Situated on the Mediterranean port of Agde, France, the eclectic Laurens castle holds a history as rich as its architecture. Emmanuel Laurens, owner and architect of the villa, gathered inspiration from countries all over the world to create his masterpiece. Photographer Romain Veillon visited the castle ahead of its renovation and captured the architectural collages present inside it.
Castle: The Latest Architecture and News
Given the sheer magnitude and influence of its recorded history, Italy as we know it is a surprisingly young country. For centuries, the region was divided between powerful (and sometimes warring) city-states, each with their own identity, culture, and, fortunes, and influence. Some are eternally famous. Rome is a cradle of history and heart of religion; cool Milan is a hub of contemporary fashion and design; Florence is synonymous with the Renaissance and all the epoch’s relationship to the arts.
Turin’s history is arguably less romantic. The small city in Savoy, a north-Italian region bordering France, has established an identity as an industrial powerhouse. It is home to FIAT and some of Italy’s finest universities; the streets are dotted with works by Nervi, Botta, and Rossi. But despite the design pedigree, perhaps nothing better illustrates the region’s faceted history better than Castello di Rivoli.
With its gleaming white walls and elegantly terraced roofs, it is easy to forget that Himeji Castle was built as a fortress . Standing on two hilltops in the city of Himeji, the old fortress, also known as Himeji-jo, is the greatest surviving example of Japanese castle architecture from the early years of the Shogunate, which governed the island nation from the late 1500s to the 19th Century. Although never tested in battle, the castle’s elaborate defensive measures represent the best strategic design the period produced. While these measures have since been rendered obsolete, the same cannot be said for the castle’s soaring, pristine aesthetic, which earned it the nickname Shirasagi-jo – “Castle of the White Heron.”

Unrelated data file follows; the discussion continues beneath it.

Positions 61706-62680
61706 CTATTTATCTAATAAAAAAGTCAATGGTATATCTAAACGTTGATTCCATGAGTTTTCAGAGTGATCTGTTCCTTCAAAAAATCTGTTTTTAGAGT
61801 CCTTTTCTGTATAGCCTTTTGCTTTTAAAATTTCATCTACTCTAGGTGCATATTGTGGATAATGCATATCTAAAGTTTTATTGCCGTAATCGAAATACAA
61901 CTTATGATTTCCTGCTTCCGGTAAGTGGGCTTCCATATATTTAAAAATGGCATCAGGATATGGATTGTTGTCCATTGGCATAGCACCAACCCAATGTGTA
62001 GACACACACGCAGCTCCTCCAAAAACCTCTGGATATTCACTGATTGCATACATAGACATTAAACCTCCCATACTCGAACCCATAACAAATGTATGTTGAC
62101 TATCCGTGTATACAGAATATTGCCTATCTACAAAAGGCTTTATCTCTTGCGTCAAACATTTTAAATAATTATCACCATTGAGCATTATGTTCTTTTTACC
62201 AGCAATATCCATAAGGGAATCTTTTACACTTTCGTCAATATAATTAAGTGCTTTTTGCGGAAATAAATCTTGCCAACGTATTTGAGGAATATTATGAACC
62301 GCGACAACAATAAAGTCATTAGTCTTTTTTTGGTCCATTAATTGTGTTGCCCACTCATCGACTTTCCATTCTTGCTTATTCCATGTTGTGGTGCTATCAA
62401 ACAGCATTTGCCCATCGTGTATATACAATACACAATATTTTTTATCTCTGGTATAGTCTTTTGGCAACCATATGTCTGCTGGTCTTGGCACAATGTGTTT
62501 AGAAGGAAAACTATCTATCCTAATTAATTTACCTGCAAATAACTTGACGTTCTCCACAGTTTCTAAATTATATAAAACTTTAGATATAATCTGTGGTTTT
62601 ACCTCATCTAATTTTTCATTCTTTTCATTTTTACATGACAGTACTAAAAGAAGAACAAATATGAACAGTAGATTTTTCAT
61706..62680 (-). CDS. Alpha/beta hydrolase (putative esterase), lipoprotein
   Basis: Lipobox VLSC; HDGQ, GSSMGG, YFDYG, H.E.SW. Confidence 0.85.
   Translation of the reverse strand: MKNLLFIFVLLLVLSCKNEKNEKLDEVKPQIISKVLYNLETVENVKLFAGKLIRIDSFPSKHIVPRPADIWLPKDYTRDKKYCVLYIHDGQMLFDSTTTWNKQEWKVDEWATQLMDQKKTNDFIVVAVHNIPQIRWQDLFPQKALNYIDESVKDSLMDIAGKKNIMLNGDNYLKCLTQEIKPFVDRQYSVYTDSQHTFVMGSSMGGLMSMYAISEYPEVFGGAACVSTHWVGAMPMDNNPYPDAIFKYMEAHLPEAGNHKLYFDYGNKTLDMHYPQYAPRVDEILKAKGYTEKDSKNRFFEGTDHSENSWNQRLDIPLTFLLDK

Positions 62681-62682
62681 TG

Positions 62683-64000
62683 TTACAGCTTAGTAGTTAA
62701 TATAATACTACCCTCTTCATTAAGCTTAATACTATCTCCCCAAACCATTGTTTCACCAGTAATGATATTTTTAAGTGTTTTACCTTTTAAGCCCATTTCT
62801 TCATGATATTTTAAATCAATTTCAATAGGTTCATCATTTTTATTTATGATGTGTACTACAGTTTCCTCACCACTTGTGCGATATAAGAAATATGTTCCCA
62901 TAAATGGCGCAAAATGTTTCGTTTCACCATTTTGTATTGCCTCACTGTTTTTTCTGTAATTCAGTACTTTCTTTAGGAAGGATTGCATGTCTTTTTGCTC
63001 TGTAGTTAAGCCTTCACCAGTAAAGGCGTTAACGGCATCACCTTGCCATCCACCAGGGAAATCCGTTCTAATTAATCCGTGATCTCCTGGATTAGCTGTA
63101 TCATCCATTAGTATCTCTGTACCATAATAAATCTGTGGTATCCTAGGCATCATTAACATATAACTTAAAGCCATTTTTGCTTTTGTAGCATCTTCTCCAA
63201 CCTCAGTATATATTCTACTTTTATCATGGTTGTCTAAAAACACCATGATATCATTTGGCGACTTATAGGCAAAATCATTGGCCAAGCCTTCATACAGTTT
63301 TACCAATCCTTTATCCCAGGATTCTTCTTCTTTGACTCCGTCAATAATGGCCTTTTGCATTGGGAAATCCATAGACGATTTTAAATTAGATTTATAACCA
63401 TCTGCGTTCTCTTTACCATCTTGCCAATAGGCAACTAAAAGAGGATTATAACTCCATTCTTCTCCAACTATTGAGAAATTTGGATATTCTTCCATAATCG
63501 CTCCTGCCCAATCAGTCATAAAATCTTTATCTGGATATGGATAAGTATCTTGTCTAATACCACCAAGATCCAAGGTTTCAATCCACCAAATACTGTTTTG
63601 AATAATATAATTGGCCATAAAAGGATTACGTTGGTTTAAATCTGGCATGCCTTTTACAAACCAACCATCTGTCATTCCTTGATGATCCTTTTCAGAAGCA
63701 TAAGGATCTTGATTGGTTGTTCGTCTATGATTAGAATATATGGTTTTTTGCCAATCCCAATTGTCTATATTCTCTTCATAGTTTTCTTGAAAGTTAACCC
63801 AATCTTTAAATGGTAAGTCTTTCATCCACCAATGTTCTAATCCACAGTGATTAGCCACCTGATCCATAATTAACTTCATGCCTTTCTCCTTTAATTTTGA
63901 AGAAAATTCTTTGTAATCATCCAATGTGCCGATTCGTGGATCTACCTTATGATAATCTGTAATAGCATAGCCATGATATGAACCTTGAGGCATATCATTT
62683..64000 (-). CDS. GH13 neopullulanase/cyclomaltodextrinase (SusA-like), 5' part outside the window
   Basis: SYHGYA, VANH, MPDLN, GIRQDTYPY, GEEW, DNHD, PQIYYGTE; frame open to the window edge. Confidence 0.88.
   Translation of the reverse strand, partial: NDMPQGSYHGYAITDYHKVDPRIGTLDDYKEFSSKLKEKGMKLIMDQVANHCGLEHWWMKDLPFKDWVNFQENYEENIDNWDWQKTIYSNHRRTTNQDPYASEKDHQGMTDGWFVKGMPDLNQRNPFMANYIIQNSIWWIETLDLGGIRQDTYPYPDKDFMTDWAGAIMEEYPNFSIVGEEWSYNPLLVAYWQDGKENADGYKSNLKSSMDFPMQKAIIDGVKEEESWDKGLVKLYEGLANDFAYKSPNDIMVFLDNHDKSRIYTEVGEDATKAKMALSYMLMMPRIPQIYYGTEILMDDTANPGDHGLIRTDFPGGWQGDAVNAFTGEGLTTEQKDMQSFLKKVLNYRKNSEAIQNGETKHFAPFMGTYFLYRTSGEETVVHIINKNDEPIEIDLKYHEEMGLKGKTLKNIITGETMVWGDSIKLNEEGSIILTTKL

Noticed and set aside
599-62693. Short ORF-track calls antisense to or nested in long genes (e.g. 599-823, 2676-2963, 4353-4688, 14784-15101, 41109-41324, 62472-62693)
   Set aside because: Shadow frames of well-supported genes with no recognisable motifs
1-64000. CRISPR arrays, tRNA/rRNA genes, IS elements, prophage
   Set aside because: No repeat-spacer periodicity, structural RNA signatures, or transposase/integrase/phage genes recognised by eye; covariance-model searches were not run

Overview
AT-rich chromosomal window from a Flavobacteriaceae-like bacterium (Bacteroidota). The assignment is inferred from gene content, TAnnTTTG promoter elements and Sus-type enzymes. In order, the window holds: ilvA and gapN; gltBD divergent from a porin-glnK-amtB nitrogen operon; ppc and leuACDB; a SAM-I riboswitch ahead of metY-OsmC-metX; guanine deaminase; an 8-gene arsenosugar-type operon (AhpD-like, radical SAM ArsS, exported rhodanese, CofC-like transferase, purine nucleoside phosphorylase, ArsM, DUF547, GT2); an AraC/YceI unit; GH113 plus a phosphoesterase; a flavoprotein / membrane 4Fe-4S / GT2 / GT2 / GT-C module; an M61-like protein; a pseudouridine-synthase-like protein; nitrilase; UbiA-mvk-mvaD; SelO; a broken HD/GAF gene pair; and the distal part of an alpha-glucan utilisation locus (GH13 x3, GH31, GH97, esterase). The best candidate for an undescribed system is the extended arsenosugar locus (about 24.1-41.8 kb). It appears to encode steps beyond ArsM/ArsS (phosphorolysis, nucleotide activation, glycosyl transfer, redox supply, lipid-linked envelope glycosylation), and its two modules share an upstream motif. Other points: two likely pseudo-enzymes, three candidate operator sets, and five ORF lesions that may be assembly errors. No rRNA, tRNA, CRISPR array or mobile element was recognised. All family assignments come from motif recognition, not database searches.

Although societies have transformed through the ages, wealth never truly seems to go out of style. That said, the manner in which it is expressed continually adapts to each successive cultural epoch. As a consequence of evolving social mores and emerging technologies, the ideal of “luxury” and “splendour” sees priorities shift from opulence to subtlety, from tradition to innovation, and from visual ornamentation to physical comfort.
AD Classics are ArchDaily's continually updated collection of longer-form building studies of the world's most significant architectural projects. In these ten examples of "high-end" residences, which represent centuries of history across three separate continents, the ever-changing nature of status, power and fine living is revealed.
Looming over the small Bavarian town of Hohenschwangau are the turrets and towers of one of the world’s most famous “fairytale” castles. Schloß Neuschwanstein, or “New Swan Stone Castle,” was the fantastical creation of King Ludwig II – a monarch who dreamed of creating for himself an ideal medieval palace, nestled in the Alps. Though designed to represent a 13th-century Romanesque castle, Neuschwanstein was a thoroughly 19th-century project, constructed using industrial methods and filled with modern comforts and conveniences; indeed, without the technological advancements of the time, Ludwig could never have escaped into his medieval fantasy.